BLOOD TRANSFUSION IN ICU
Critical Care Registrar
HISTORY OF TRANSFUSION
• Important dates:
• 1665: first recorded transfusion; between dogs
• In 1667, blood transfusron from sheep to male
• 1795 first human-to-human transfusion
• 1901. description of blood groups
• World War 1: development of blood banks
• 1960s-1970s: methods to separate whole blood, prevent
antibody formation, and detect infections
SOME FACTS ABOUT BLOOD
• Only absolute indication is to increase oxygen delivery to
Tissues in anaemic patients- to increase oxygen carrying
• It is a tissue transplantation procedure
• Blood should not be used for intravascular volume expansion
FACTORS THAT MAY RESULT IN A PATIENT
BEING POTENTIALLY CLOSER TO THE
CRITICAL POINT THAN NORMAL
•Reduced oxygen delivery.
• (a) Decreased cardiac output:
(i) Pre-morbid disease e.g.,IHD, valvular heart disease.
(ii) Hypovolaemia e.g., increased capillary leak.
(iii) Arrhythmias e.g., atrial fibrillation.
(iv) Pulmonary embolism.
(v) Specific heart muscle disease e.g., systemic inflammatory
response syndrome (SIRS) related cardiomyopathy.
• (b) Hypoxaemia secondary to acute respiratory failure.-
FACTORS THAT MAY RESULT IN A
PATIENT BEING POTENTIALLY CLOSER
TO THE CRITICAL POINT THAN NORMAL
Pain, stress, anxiety.
Adrenergic drug infusions.
Work of breathing e.g., during
Increased oxygen consumption
✪ Anemia Frequency
>60% of ICU patients upon admission
90% of ICU patients by day 3 in ICU
97% of ICU patients by day 8
Thomas J, Jensen L, Nahirniak S, Gibney RT. Anemia and blood transfusion practices in
the critically ill: a prospective cohort review. Heart Lung. 2010;39(3):217-225.
✪ Anemia morbidity and mortality
Associated with increased 90-day mortality in patients
with chronic obstructive pulmonary disease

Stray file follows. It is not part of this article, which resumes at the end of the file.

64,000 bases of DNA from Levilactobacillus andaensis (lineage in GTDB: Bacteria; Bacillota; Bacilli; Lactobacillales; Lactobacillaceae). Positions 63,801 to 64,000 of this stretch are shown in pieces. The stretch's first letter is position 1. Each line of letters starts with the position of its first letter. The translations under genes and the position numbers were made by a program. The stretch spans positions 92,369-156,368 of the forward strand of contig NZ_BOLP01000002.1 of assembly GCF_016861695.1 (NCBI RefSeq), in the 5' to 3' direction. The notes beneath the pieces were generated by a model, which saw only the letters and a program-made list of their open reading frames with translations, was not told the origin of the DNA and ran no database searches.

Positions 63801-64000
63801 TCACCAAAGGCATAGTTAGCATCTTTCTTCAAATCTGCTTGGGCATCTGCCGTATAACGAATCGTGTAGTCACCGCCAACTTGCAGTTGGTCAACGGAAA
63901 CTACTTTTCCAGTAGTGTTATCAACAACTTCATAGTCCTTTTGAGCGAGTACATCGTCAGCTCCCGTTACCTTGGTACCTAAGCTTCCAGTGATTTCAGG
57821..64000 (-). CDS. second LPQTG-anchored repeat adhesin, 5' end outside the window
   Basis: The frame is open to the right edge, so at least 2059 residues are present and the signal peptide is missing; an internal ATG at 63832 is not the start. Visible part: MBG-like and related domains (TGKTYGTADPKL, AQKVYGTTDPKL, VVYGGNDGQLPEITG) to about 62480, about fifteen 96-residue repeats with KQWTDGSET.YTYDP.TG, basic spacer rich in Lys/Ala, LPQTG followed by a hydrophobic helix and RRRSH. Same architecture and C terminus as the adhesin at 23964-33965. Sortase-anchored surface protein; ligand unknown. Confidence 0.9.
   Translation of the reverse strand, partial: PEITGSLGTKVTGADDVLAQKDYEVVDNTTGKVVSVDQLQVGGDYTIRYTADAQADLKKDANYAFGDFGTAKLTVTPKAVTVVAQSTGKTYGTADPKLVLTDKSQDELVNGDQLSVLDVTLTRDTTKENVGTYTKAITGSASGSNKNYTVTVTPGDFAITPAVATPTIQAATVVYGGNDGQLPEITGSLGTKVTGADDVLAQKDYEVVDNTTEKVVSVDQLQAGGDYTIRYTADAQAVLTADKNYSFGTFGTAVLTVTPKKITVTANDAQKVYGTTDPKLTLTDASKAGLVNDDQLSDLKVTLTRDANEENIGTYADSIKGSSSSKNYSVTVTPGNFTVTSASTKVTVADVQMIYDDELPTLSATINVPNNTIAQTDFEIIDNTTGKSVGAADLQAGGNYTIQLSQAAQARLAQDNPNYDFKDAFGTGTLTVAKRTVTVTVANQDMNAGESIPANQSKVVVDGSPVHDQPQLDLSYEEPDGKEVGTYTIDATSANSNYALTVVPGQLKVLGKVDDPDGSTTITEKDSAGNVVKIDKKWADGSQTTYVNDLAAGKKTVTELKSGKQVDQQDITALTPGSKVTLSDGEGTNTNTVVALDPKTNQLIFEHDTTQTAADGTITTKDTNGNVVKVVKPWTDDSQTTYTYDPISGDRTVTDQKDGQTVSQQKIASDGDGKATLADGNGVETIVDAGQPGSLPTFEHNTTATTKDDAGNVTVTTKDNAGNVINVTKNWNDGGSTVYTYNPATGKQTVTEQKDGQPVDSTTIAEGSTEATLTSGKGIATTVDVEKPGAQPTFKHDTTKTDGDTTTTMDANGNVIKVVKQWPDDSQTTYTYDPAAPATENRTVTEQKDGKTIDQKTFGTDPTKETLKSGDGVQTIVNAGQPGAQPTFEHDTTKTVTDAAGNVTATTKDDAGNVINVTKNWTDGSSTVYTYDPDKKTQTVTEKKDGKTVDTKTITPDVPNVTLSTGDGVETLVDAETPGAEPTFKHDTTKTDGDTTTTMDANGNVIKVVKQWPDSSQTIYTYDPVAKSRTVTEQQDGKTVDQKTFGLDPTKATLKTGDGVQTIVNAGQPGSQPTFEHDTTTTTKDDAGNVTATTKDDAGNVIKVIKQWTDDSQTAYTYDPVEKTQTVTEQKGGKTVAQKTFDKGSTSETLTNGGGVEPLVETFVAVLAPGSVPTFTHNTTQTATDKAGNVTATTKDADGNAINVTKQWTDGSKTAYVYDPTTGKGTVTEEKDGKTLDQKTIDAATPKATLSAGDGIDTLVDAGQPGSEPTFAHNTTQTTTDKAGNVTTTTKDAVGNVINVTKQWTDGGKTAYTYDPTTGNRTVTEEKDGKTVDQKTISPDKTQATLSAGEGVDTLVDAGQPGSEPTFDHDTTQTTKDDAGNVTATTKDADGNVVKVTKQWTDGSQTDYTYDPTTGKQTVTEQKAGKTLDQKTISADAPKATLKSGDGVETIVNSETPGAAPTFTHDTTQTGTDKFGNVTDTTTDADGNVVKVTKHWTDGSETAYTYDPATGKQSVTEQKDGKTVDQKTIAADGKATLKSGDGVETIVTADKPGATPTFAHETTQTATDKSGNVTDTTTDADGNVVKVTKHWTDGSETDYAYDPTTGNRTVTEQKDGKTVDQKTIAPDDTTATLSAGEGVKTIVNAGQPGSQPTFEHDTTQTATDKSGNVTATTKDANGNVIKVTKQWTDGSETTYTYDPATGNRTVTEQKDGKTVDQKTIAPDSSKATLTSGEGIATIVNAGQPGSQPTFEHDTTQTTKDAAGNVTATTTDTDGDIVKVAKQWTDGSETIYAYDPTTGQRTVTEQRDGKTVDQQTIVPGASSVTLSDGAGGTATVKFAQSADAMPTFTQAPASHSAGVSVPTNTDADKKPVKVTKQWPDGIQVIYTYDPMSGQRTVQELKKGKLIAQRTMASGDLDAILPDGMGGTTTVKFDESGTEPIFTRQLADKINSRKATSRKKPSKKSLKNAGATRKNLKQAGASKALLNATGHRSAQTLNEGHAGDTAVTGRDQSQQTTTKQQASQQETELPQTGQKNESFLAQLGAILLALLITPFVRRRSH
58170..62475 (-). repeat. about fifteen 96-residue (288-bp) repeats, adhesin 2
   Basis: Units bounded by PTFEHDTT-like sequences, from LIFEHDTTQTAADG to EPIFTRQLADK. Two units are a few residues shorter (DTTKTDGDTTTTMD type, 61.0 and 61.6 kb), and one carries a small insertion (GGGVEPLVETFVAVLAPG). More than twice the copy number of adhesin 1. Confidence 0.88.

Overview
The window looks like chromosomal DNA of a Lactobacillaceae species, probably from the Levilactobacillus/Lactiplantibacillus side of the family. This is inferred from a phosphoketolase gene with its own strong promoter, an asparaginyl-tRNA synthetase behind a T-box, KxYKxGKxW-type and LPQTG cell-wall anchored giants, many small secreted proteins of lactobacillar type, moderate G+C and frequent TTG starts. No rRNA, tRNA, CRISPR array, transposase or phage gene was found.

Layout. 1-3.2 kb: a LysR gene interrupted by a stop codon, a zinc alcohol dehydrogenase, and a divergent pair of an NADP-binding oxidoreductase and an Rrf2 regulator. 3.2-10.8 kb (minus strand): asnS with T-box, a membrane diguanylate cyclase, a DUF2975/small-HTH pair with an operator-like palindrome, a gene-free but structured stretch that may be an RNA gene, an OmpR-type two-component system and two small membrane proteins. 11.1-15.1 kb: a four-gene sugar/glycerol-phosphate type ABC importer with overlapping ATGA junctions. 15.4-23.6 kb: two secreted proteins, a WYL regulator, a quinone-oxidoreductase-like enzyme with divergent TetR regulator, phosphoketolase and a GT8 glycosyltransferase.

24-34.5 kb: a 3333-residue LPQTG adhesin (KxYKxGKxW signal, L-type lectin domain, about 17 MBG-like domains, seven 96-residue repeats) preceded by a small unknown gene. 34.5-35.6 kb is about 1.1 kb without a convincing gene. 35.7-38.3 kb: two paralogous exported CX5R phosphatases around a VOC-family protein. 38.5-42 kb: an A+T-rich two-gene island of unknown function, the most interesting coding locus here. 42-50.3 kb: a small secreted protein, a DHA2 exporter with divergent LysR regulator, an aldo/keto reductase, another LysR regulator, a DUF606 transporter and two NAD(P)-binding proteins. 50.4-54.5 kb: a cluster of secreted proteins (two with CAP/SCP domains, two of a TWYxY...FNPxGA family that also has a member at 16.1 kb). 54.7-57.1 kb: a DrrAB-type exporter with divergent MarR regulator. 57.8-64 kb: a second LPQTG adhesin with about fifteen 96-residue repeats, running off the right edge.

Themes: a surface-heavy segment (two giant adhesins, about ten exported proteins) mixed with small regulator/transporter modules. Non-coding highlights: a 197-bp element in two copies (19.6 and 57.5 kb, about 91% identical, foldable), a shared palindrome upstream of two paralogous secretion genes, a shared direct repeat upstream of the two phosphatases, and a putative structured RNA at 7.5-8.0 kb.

Associated with adverse outcomes in patients with
congestive heart failure, acute myocardial infarction,
and chronic kidney disease
Rasmussen L, Christensen S, Lenler-Petersen P, Johnsen SP.Anemia and 90-day mortality
in COPD patients requiring invasive mechanical ventilation. Clin Epidemiol. 2011;3:1-5.
✪ Anemia Cost
Associated with >twice inpatient costs in patients with
Associated with increased length of stay in patients
with heart failure
Nissenson AR, Wade S, Goodnough T, Knight K, Dubois RW. Economic burden of
anemia in an insured population. J Manag Care Pharm. 2005;11(7):565-574.
❂ Blood transfusion Frequency
20% to 62% of ICU patients receive 1 or more units
Taylor RW, O'Brien J, Trottier SJ, et al. Red blood cell transfusions and nosocomial
infections in critically ill patients. Crit Care Med. 2006;34(9):2302-2308.
❂ Blood transfusion morbidity and mortality
Associated with as much as a 40% increase in 30-day
morbidity Associated with as much as a 38% increase in 30-day
Bernard AC, Davenport DL, Chang PK, Vaughan TB, ZwischenbergerJB. Intraoperative transfusion of 1 U to 2 U packed
red blood cells is associated with increased 30-day mortality, surgical- site infection, pneumonia, and sepsis in general
surgery patients. J Am Coll Surg. 2009;208(5):931-937.
❂ Blood transfusion Cost
Associated with around 2 day increase in length of stay per
Hill SR, Carless PA, Henry DA, et al. Transfusion thresholds and other strategies for guiding allogeneic
red blood cell transfusion. Cochrane Database Syst Rev. 2002(2):CD002042. b
STORAGE DEFECTS AND
cytokines, Free Hb,
Will they improve
oxygen content and
Clinical and animal studies report contradictory findings about the oxygenation
Acceptable hemoglobin concentration
Risk of blood transfusion Risk of low hemoglobin
hematocrit level below
which a blood transfusion
was to be given. Most
trials compared outcomes
in patients transfused at
Hgb thresholds between 7
and 10 g/dL”
• The current paradigm of the transfusion trigger of Hb 7 g/dL comes